Faulkner guides us through his short story “A Rose for Miss Emily”, with his own unique form of third person limited narration. This narration allows the audience to follow the opinions of the narrator and develop the mindset the author desires his audience to have. Specifically, William’s choice to begin the story with the description of Emily’s funeral gives the reader a sort of inherent sympathy for Miss Emily, which we, the readers, naturally carry through the story as we build our opinion of Emily.
Faulkner then continues to build shape our opinion of Emily through the metaphorical comparison of her with a “Fallen Monument.” Such a comparison unsurprisingly leads the reader to think of Miss Emily as some sort of tarnished noble, or more appropriately, a tarnished aristocrat. The idea that Miss Emily is part of the aristocracy is then explicitly reinforced with the description of Miss Emily’s residence in the second paragraph (Page 391 Norton Introduction to Literature). Such a “big, squarish frame” (Page 391 Norton) house would not be something owned by anyone of mediocre social class, especially a woman of anything less than upper class when the contextual timeline of this piece is consulted. Faulkner’s pitiful description of the house leads the audience, yet again, to have a sense of pity for her.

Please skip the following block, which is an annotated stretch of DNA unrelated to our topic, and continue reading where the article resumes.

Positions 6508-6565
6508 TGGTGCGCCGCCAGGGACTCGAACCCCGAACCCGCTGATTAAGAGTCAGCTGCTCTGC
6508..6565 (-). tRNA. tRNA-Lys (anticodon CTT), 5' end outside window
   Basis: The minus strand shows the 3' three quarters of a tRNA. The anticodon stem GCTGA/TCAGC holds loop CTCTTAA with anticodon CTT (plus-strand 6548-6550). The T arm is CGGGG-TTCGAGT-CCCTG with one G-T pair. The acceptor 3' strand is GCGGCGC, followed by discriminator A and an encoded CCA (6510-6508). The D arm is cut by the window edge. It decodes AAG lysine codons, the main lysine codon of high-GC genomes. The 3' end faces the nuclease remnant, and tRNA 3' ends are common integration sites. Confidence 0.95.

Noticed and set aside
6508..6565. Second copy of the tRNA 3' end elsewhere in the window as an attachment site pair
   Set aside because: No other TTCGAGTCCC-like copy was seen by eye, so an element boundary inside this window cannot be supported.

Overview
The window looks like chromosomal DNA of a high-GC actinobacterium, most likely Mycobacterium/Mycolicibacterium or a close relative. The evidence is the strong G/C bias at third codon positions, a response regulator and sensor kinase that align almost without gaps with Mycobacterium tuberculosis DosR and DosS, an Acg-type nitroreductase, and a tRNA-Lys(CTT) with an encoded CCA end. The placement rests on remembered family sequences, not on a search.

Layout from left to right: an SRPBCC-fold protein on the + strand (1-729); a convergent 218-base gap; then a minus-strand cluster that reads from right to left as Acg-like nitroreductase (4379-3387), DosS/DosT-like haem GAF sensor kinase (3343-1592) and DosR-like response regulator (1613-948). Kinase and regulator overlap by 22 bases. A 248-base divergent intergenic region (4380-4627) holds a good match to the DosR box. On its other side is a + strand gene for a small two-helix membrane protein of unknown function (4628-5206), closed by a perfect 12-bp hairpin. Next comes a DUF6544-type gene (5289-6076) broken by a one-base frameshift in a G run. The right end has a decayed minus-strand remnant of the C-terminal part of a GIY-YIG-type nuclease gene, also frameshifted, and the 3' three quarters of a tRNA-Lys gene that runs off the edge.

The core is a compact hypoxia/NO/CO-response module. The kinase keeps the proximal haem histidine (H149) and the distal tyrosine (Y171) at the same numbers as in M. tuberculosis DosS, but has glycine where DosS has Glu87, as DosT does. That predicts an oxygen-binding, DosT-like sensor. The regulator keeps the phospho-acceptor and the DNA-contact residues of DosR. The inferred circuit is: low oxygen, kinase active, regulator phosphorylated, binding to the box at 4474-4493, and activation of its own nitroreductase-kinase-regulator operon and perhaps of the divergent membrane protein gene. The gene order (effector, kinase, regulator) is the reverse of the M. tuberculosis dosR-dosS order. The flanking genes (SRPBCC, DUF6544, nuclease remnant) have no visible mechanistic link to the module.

With the continuation of the story we begin to realize that the townspeople’s feelings are congruent with the feelings the reader is being coerced into realizing. “Miss Emily had been a tradition, a duty, and a care; a sort of hereditary obligation upon the town”(Page 391 Norton). This niche as a “tradition, a duty” allows Miss Emily to qualify for some questionable privileges, beginning with the remittance of her taxes by the quite infamously described Colonel Sartoris. These privileges seemed to give Miss Emily an undue feeling of entitlement, from which proved to be fertile soil for her unbreakable iron will.
With the combination of her aristocratic status and iron will, it began to seem as if not even those with authority could persuade her, or even force her into submitting to their wishes. In short, Miss Emily had no regard for the social regulations that were set in place. “When the next generation, with its more modern ideas, became mayors and aldermen” became quite “unsatisfied” with Emily’s freedom to elude the payment of taxes they took what they thought was appropriate action. Their first informal letter yielded no reply from the secluded Grierson, even their formal letter was ignored by her. When the town’s board finally received a reply on their third attempt, this time by the mayor himself, it still paid little notice to the fact that they wanted to consult her on her taxes. In fact the taxes were not even addressed within this reply, but rather the notice sent back as if it were something that didn’t rightfully belong to her. Finally when the “deputation waited upon her” outside her door, she allowed them a fraction of her...